I’m going to make an “inflation watch” article a regular feature here, because a lot is happening that you’ll miss if you aren’t looking for it – but it affects you very nearly and dearly, nevertheless.
First off today, vehicle prices. Used vehicles are climbing to unheard-of price levels, so much so that some models actually exceed the new model MSRP! Miss D. and I encountered this when vehicle shopping last week after misadventures with her previous wheels. We were offered a two-year-old car with mid-20K miles on the odometer for $2,000 more than the MSRP on an identical, brand-new vehicle! Needless to say, we didn’t bite; and once we’d demonstrated that we knew current prices (MSRP and invoice), and had excellent credit ratings, and were prepared to take our business elsewhere if we didn’t get an affordable offer, things improved rapidly. We ended up paying $300 over MSRP for a brand-new car, one of the top-selling models in the country, which is very much in demand. In today’s market, I took that for a win, particularly because we qualified for the manufacturer’s very-low-interest loan offer, making it more affordable.
Why didn’t we simply pay cash for an older, higher-mileage but lower-cost used vehicle? That’s easy to answer. The Wall Street Journal published this list of the ten used cars that have shown the highest price increases over the past year. Click the image for a larger view.
The increases range from a low of 51% to a high of 69% – in one year!!! Admittedly, part of that is the supply chain crunch, but another part is inflation. Other used cars have also gone up in price to a ridiculous extent, and I don’t see things getting any better anytime soon. (Note, too, how many of those ten vehicles are very economical when it comes to fuel consumption. With gasoline prices going up and up, that’s another factor to consider.) Anyway, when faced with used car prices like that, plus a realistic view of how long we could run a used car with potential unknown problems and what we might have to pay in maintenance costs, etc., it made financial sense to buy a new car. (The infamous “25% depreciation” that used to happen the moment you drove a new car off the dealer’s lot, always a factor before now, no longer exists. In the current market, we could sell it for as much as we paid for it, if not more!) Sure, I hate paying current market prices – but that’s the name of the game today. Miss D. could not be without reliable, trustworthy wheels. At least she now has a brand-new vehicle to enjoy. I’ll call that good.
Arthur Sido had his own nasty awakening about used vehicle prices.
Last night I went online to look for a replacement 15 passenger van, looking for something a couple of years old with 50-70k miles. I did this same search for another guy a couple of years ago and found a dozen in the mid 20 thousand dollar range without looking very hard. Now? Even searching in nearby cities an hour away, a similar van is running minimum $40,000. Nothing fancy, just a long van with 15 seats. I know used vehicles are a hot market right now but dang that is a huge increase and since I don’t want to finance a used van for around $700/month, I guess we will keep this one running.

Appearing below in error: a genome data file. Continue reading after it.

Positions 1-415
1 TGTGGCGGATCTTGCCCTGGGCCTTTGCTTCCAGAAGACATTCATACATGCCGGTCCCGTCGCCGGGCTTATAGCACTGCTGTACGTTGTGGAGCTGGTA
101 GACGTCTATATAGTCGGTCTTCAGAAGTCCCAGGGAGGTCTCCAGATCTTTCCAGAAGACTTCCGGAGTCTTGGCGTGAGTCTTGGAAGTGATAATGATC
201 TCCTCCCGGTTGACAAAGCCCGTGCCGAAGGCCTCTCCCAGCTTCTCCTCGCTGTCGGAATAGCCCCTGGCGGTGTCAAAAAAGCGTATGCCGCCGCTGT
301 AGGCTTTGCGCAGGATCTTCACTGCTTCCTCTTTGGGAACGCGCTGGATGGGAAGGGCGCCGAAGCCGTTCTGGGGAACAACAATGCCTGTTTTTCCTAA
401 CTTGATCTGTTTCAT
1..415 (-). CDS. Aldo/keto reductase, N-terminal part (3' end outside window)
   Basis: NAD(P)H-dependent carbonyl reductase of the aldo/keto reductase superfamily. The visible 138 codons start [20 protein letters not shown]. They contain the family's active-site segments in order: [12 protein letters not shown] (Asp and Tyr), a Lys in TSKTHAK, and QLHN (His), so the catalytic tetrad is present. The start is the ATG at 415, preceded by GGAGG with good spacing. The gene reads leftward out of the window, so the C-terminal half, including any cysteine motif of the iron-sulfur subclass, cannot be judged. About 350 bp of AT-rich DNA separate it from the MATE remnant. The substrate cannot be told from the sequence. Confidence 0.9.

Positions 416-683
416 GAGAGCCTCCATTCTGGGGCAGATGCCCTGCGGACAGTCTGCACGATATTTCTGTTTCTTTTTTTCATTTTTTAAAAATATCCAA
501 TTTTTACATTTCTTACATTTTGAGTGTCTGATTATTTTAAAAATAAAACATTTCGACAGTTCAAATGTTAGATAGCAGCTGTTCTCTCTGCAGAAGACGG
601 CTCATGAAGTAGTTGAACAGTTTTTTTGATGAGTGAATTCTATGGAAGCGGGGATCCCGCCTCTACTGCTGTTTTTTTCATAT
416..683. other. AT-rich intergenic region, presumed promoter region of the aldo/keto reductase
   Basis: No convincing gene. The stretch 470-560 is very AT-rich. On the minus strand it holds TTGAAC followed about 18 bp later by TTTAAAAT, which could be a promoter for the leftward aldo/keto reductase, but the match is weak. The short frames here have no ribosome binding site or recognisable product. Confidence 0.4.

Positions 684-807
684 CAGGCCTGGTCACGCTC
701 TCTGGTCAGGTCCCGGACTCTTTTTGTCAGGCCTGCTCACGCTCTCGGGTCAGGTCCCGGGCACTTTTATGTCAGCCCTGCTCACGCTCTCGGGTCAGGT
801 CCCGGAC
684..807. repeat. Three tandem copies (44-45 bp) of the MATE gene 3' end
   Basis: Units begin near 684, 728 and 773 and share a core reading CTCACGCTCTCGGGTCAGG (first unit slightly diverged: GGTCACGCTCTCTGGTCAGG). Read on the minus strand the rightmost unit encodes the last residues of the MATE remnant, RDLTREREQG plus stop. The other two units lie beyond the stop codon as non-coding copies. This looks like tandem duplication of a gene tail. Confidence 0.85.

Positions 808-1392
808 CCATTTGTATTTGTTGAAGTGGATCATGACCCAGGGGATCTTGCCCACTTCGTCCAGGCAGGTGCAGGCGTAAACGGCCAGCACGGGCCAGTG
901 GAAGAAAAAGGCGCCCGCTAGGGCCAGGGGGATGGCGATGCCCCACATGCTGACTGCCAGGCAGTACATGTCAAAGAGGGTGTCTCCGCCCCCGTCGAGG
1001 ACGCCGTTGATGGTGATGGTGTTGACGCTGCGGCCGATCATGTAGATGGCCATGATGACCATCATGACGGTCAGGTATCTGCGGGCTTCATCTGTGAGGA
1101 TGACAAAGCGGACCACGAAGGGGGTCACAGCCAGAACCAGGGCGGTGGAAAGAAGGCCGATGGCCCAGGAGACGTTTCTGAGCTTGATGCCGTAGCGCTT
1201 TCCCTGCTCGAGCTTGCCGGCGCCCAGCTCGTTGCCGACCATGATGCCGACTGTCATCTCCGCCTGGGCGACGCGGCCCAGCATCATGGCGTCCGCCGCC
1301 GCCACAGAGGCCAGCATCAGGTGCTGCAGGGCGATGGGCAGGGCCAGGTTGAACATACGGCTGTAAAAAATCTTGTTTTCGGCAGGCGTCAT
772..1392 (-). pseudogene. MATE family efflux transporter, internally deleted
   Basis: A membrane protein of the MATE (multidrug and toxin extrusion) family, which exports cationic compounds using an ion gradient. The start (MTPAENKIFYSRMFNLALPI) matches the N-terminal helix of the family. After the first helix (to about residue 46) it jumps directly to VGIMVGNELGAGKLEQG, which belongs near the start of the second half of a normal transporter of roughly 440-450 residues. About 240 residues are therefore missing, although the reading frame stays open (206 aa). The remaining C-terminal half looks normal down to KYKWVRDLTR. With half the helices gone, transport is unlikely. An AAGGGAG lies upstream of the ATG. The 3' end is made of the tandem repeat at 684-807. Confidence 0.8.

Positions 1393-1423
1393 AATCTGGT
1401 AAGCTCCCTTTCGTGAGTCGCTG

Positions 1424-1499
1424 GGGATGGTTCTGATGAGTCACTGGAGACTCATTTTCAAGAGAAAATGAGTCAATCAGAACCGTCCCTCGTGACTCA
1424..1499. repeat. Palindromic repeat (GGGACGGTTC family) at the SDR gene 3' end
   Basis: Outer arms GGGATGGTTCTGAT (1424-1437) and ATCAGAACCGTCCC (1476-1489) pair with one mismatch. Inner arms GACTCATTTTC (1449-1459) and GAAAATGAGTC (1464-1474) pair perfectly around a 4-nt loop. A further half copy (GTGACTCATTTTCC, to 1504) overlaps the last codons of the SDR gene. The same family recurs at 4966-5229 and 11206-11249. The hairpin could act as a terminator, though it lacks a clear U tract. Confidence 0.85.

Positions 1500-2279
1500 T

There’s more at the link.
Last week we heard that inflation in January hit an annual average of 7.5%, the highest on record since 1982. That, of course, is so much bull droppings, as we’ve said in these pages many times before. If this country still measured inflation as we did in 1980, before the inflation calculations became politicized, it would be at least double that rate. If you apply my suggested correction factor, based upon historical reality, actual consumer purchases (as opposed to government bureaucratic assumptions), and my bitter personal experience of inflation elsewhere, the current US consumer inflation rate is probably more like 26%. When I look at our household shopping bills and the prices of the goods we normally buy, they do, indeed reflect that level of overall increase in prices since this time last year.
Charles Hugh Smith points out that globalization is a major driving force behind inflation, because it substitutes poor-quality products that don’t last long for those of higher quality that needed to be replaced less often.
Globalization is the process of moving production of goods and services overseas to reap the gains of cheap labor, no environmental standards, corrupt politicians and the crapification of goods and services. Globalization is the process of exposing much of America’s labor force to 1 billion new workers who will work for next to nothing since they have no other means of earning cash.